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I guess we will all agree to dis-agree.

For me the proof of a woodwind repairers hand skills and ability is there flute work. Some people just assume, you pick up a pad, screw it in and its done. Put a shim here or there and wolla, perfect. Not even close, were as a clarinet your floating a pad usually a 1/3 in size bigger than the tone hole on glue, the tone hole is a gentle taper which allows for multiple contact areas over the taper, thats as complicated as it gets to setting a pad

If your fitting a clarinet pad and floating, how many times do you have to remove and refit the key before its set exactly right, (nil),an oboe you have too at least remove the key once to reprofile the impressioned cork. A flute maybe at the least you will have to remove and refit a key 3-4 times before its right, and the pad surface for seating, is usually within 2 mm of the edge of the key cup,and contact point with the tone hole is less than 1/4mm its got to be spot on to play and stay in regulation

I agree you have to be able to play the instrument to be really able to repair them, and even not just simplistically a chromatic scale.. But I would not go so far as to say a "ist", I would find it difficult to believe that most repairers are of the calibre to be classified as an "ist" in every instrument they repair.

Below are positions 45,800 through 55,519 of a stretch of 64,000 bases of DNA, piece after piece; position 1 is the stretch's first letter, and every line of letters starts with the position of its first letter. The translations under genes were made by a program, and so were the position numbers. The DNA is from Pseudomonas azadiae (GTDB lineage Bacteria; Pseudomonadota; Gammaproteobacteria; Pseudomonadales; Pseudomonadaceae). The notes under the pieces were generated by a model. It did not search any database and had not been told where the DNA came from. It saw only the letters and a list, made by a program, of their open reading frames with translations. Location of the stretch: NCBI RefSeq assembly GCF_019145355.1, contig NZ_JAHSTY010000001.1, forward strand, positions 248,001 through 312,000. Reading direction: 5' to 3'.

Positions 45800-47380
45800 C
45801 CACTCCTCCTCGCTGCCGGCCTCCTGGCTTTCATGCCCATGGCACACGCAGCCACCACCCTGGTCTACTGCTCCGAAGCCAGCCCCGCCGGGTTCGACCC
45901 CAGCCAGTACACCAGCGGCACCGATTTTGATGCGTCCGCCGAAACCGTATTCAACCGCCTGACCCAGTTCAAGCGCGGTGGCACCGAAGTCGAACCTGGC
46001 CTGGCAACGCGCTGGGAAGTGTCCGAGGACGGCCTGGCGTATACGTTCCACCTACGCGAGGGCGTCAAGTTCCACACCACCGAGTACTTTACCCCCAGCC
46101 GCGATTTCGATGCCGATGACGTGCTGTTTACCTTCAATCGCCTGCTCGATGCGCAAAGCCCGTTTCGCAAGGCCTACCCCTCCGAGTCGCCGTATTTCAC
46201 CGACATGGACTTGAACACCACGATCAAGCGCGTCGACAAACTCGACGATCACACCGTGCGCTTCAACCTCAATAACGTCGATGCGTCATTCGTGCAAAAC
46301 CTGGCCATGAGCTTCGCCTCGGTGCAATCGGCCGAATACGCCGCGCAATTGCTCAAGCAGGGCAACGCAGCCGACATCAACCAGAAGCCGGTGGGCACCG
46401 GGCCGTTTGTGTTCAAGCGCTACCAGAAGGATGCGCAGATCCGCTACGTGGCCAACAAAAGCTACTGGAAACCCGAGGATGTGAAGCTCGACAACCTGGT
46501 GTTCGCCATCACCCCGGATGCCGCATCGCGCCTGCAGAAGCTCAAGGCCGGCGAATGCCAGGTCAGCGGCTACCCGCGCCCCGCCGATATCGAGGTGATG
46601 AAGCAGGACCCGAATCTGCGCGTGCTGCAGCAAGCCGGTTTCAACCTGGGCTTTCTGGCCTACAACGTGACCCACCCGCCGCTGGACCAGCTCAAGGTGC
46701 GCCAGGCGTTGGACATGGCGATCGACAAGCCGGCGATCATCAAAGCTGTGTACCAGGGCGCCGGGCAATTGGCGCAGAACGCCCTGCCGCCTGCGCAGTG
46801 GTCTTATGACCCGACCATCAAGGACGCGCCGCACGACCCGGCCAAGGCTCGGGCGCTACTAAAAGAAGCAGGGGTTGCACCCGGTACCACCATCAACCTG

I know im not an "ist" not even close, but Ive repaired plenty of r13's , even nicer units like the prestiges / festivals and even tosca's
 

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Well said Simso, obviously 'modifications' come into a different category.
I'm sure the OP's (Neffs) R13 is standard, he wishes to keep it 'standard' and requires a 'standard' overhaul/re-pad, corks--the usual. Nothing to get hot under the collar about here guy's